Combine first 5 ingredients in a small bowl. Sprinkle both sides of fish with paprika mixture. Heat a large cast-iron skillet over high heat. Add oil to pan; swirl to coat. Add fish; cook 4 minutes on each side or until desired degree of doneness.

Combine yogurt, juice, and honey in a medium bowl. Add cabbage and cilantro; toss well to coat. Top each bread slice with about 1/2 cup slaw and 1 fillet. Top each fillet with remaining slaw.

Yield: 4 open-faced sandwiches with slaw

Nutrition Information (per sandwich): 295 calories; 10.5 g. fat; 71 mg. cholesterol; 371 mg. sodium; 22.8 g. carbohydrate; 2.0 g. fiber; 27.0 g. protein

Result: What is it about blackened catfish? So flavorful and the beauty is – it’s all about the spices and very little about the oil. Cooking in cast iron is best for blackening, but not necessary. Be sure your skillet is really hot and you’re sure to get great results. I did toast the bread, which I preferred. This super filling sandwich is a gem if you love fish and things on the spicy side! Enjoy!

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 This weekend will be spent playing in my hockey team’s home tournament! We’re hosting several women’s hockey teams from around the midwest and between now and Sunday, I should hit the ice 4-5 times. Can’t wait! :-D

Be well,

sig4

Comments

  1. says

    I’m totally with you on the calories in drinks. I prefer to “chew” my calories. Now that I don’t have free reign to a soda machine at my current job, my cravings for diet soda has gone by the wayside. It was a huge downfall of mine…

  2. says

    On my go-to list or recipes. Pictures really do sell me. So thank you for taking great photos. I rarely, if ever, cook catfish, but one of my resolutions is to keep experimenting with new ingredients. This looks great, and beautiful!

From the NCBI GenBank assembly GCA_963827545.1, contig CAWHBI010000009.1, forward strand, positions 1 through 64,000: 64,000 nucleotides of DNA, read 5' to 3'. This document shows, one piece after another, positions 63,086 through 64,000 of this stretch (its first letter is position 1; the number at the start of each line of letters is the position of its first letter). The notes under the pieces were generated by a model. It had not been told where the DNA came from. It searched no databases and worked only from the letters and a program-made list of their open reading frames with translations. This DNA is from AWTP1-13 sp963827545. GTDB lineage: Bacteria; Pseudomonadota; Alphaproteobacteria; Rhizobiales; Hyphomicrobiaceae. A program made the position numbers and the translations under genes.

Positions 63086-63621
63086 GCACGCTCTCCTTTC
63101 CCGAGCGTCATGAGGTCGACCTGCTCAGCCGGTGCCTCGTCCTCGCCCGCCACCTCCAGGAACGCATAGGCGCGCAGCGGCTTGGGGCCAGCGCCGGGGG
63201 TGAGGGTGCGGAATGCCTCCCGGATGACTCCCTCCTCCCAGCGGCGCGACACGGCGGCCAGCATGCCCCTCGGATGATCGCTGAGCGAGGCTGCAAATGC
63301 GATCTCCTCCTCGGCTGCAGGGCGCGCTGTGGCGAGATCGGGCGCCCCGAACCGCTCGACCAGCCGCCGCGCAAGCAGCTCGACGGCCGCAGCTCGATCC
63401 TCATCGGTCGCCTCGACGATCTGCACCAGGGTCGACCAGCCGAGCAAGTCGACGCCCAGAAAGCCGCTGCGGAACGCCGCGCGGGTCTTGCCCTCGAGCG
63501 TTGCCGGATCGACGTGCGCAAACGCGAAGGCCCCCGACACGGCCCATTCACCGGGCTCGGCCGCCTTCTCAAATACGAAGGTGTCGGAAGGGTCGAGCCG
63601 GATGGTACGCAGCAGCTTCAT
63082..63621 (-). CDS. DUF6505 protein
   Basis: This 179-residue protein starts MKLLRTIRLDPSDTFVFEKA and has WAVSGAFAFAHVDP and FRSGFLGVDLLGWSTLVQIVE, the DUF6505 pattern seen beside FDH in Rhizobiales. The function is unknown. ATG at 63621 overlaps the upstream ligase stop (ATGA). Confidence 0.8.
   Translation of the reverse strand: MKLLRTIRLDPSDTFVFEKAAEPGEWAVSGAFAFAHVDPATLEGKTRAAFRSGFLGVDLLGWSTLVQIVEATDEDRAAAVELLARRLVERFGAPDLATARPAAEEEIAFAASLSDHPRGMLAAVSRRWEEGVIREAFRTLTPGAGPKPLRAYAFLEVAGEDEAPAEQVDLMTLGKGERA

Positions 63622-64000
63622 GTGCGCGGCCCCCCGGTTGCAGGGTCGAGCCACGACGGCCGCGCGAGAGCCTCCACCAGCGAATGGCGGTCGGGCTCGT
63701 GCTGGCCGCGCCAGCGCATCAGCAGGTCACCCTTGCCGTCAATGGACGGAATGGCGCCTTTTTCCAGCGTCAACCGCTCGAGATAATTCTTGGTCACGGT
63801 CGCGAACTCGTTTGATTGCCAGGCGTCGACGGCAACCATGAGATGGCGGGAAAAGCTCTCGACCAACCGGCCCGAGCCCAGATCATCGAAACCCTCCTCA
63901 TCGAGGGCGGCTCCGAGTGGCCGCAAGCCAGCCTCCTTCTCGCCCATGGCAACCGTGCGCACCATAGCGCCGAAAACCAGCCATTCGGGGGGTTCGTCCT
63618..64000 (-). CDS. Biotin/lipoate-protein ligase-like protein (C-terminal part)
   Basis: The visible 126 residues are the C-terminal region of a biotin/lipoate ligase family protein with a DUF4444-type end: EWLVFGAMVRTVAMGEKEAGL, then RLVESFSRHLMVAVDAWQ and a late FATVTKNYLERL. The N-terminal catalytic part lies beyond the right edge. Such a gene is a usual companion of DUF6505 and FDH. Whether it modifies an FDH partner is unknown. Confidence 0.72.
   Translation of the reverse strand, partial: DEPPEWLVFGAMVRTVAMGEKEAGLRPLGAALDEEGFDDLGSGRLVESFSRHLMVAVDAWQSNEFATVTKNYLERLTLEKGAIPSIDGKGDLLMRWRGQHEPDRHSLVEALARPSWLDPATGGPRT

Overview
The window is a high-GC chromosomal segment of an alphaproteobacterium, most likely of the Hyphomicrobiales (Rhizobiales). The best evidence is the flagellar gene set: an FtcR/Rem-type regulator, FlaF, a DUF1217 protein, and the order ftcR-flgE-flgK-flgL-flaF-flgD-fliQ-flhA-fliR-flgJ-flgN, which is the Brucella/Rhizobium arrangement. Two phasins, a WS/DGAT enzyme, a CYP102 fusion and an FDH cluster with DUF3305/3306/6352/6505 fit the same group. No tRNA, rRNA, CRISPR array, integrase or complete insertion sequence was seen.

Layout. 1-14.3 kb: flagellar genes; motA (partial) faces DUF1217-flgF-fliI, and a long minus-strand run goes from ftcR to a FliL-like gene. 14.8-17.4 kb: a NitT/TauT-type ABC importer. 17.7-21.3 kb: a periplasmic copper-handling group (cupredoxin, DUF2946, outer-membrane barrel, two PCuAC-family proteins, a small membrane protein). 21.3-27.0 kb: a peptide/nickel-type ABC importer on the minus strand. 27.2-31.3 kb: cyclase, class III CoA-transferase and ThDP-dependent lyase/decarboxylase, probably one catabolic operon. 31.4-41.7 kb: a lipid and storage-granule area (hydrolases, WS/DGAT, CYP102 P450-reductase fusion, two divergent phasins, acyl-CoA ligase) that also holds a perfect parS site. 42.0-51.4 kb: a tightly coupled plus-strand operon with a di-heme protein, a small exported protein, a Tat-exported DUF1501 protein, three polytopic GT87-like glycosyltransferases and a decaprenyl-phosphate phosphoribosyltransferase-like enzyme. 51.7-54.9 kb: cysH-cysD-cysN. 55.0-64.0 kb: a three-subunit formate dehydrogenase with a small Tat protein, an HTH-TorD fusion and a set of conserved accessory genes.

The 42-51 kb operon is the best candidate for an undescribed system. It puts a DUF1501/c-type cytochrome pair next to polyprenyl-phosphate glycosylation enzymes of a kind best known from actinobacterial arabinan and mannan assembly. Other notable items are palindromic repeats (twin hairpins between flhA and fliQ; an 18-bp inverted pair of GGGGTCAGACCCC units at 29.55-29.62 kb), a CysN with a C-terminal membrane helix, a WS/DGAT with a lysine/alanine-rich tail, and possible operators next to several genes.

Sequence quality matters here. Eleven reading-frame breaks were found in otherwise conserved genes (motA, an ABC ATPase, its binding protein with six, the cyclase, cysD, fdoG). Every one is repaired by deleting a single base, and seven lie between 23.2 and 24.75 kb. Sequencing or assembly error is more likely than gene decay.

And that’s super awesome you were asked on-air to give advice. I love your suggestions. I feel like those of us obsessed with the health world often consider certain suggestions to be common knowledge, which REALLY isn’t true for most people.

  3. says

    You lost me at catfish – ew! Looks pretty though! Sounds like the perfect weekend for you Nicole – hope you score some goals!!

  4. says

    Those are three great reminders!
    I think mentioning animal protein consumption is becoming more of an issue we need to pay attention to. I think there has been more buzz about it at least, but many people I talk to often don’t think of where their food comes from let alone what is added to it, etc.

  5. says

    I think those are three simple tips that people can easily incorporate into their lives and help make healthy changes to their diet and lifestyle. No fad diet necessary!
    I’ve made this recipe before using tilapia in place of the catfish and it was fantastic! Thanks for reminding me about it!

  6. says

    Mmmm, I love, love, LOVE catfish (especially because it’s so sustainable, too!) This sandwich sounds amazing. I love sprinkling tilapia with cajun seasoning and olive oil, baking it, then having it in a sandwich… and this sounds WAY better. Definitely will be buying some catfish the next time I head to the grocery store. :D